The opportunity to work with the DOE meant exposure to a tremendous amount of computational expertise and thinking about problems in deep learning and natural language processing (NLP), as well as being able to do very detailed simulations, he says. Taking the available cancer data and using it to build mechanistically informed models and predictive models will enable researchers to better understand, as they perturb a particular cell, how that perturbation is going to impact the tissue and the biological system. It will also tell researchers whether they can “do a better job providing patients with optimal therapies based on the modeling.”

For the NCI/DOE collaboration, the goal is not understanding individual cells and tissues, but whether researchers can glean from a huge population how patients respond when they are given a particular therapy. “That’s a data aggregation problem and a natural language processing problem,” Kibbe says. “The DOE has a lot of expertise in looking not only at energy grids, but thinking about integrating data from a number of different sources and technologies, and building up simulations and models.”

One pilot by Argonne National Laboratory focuses on deep learning and building predictive models for drug treatment response using different cell lines and patient-derived xenografts (tissue grafts from a donor of a different species than the recipient). “We’re trying to build models where we can predict where tumors we haven’t screened will respond to a drug,” explains Rick Stevens, associate laboratory director for computing, environment, and life sciences research at Argonne, who is spearheading the deep learning pilot. This is the underlying concept of precision medicine.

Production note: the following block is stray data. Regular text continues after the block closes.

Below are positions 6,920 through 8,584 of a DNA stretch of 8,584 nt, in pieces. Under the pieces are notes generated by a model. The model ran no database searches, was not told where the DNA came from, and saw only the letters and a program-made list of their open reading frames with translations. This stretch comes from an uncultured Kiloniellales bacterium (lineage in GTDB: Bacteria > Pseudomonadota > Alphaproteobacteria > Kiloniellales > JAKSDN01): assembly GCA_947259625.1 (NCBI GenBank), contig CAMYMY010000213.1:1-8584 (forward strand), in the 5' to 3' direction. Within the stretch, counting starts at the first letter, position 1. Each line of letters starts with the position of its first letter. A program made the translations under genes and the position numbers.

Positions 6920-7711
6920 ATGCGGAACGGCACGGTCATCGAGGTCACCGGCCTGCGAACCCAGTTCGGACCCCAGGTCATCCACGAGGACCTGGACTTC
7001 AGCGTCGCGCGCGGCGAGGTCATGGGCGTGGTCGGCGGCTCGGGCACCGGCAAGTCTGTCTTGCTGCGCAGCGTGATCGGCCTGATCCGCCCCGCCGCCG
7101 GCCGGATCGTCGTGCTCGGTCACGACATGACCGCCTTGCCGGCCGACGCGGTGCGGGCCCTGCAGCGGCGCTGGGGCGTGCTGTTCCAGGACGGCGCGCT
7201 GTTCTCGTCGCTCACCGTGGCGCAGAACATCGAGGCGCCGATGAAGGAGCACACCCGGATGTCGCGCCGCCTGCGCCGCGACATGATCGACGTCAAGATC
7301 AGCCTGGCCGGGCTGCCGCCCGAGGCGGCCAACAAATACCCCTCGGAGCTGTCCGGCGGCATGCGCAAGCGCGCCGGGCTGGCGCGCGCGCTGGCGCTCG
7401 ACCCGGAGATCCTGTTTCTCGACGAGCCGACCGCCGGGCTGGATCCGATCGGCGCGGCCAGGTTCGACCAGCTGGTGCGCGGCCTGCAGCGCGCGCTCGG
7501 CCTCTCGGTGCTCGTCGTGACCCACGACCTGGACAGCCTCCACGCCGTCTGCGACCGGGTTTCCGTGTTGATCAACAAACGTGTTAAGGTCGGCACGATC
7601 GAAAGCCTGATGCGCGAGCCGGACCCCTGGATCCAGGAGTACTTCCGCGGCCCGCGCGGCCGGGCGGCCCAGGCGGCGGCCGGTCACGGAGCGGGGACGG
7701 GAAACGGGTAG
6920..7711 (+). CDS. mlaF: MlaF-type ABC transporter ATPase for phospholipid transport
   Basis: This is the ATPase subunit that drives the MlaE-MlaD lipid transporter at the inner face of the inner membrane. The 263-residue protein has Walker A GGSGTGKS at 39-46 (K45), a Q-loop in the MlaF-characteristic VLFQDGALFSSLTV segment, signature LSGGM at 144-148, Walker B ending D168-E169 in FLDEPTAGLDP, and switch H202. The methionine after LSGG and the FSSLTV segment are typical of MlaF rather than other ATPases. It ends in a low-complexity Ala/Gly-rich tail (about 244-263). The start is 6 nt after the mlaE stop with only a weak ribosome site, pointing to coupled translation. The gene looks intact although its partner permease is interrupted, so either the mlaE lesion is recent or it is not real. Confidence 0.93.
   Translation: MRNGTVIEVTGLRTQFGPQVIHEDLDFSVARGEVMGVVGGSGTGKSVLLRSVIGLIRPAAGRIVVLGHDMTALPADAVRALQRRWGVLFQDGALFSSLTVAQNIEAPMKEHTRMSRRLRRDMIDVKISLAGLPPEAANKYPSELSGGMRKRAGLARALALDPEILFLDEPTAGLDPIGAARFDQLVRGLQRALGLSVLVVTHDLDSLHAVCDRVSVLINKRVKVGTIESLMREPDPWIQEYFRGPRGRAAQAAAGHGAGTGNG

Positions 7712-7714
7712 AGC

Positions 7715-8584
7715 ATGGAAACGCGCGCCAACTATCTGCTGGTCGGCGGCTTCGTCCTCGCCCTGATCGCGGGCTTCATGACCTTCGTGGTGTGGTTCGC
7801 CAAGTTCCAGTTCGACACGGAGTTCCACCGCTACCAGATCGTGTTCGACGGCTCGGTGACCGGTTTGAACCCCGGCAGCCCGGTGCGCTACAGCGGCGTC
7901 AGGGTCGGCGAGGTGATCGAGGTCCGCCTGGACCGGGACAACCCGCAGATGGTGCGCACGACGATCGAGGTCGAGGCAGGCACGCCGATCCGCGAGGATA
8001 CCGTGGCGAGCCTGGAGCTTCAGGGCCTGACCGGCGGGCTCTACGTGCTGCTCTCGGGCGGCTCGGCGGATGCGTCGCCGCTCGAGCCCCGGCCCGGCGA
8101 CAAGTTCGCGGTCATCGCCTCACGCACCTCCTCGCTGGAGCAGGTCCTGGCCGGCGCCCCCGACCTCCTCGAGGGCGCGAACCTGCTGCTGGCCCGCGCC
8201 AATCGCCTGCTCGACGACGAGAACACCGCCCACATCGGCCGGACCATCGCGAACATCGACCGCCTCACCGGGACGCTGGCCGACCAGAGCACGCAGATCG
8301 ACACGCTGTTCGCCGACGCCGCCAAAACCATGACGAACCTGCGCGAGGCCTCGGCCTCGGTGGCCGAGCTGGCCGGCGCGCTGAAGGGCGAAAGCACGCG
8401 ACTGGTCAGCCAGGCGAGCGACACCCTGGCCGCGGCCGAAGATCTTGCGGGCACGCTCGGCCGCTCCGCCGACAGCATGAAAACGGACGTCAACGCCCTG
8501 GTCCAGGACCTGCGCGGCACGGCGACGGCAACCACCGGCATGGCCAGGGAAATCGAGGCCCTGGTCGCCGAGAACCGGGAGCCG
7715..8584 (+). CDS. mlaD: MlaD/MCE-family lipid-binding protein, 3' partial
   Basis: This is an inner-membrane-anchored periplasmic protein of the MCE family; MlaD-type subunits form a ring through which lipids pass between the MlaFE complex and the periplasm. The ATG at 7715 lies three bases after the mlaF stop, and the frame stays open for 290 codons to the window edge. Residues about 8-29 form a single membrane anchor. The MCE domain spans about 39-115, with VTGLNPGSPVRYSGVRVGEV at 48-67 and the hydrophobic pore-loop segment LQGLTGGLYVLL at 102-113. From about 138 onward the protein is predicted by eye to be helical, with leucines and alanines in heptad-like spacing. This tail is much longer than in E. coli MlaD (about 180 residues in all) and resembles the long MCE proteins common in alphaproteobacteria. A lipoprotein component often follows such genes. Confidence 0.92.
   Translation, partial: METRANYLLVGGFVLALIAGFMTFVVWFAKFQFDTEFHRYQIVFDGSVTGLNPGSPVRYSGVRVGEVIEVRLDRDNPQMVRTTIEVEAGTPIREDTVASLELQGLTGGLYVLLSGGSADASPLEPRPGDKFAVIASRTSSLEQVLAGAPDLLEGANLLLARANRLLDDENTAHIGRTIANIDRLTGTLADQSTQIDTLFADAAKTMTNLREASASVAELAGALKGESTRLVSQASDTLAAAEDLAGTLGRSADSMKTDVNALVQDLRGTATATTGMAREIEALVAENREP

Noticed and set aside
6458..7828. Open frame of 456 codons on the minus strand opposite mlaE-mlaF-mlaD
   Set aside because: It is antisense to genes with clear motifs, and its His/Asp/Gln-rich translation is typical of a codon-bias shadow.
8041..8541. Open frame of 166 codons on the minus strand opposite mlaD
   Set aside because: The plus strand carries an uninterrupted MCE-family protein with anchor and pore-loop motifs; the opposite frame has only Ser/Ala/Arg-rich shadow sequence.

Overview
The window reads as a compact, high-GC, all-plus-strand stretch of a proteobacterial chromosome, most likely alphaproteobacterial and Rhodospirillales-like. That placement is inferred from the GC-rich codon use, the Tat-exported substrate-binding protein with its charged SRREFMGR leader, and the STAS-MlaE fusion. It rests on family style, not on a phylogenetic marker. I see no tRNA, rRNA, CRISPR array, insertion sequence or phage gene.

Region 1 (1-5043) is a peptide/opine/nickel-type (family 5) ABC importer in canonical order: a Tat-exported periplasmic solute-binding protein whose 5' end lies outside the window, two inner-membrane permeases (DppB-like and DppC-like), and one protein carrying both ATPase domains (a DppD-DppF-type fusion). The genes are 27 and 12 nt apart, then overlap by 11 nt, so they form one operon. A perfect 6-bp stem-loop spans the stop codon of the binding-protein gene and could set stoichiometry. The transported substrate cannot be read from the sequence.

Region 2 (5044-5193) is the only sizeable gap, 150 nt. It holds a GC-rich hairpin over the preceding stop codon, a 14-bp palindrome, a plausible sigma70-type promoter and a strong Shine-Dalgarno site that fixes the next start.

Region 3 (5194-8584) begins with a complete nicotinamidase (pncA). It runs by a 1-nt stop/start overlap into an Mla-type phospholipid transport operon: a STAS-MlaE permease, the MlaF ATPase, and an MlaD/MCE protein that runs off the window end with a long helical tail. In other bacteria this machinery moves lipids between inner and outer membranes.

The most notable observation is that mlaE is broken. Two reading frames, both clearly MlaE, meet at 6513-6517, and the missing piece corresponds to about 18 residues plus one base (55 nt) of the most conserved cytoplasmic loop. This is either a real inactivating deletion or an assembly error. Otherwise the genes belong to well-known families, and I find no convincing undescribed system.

“A wonderful feature of the artificial intelligence community is that it’s very open. You have collaborations that span companies that are competing with each other.”

Tumor cells have thousands of different types of molecules and tens of thousands of genes that change all the time, so there are fundamental points that researchers don’t understand, Stevens explains. Building a model based on principles of what is happening in cancer cells is incomplete; if a researcher tried to make predictions of how a cancer cell will respond without taking into consideration the properties of the treatments, it wouldn’t be as effective. That’s where the team hopes deep learning applied to drug combination therapies will be useful.

A second pilot, at Lawrence Livermore National Laboratory, is aimed at understanding the predictive paths in the Ras cancer gene, mutations of which are responsible for about 30% of all cancers, Stevens says. Work there is also focused on the oncogene which, when mutated, becomes the driver for causing cancer. “It’s one of the core targets we’re trying to understand [as well as] how to drug it,” says Stevens. “It’s stuck in the ‘on’ position; it’s like a switch and it tells your cells when to divide.”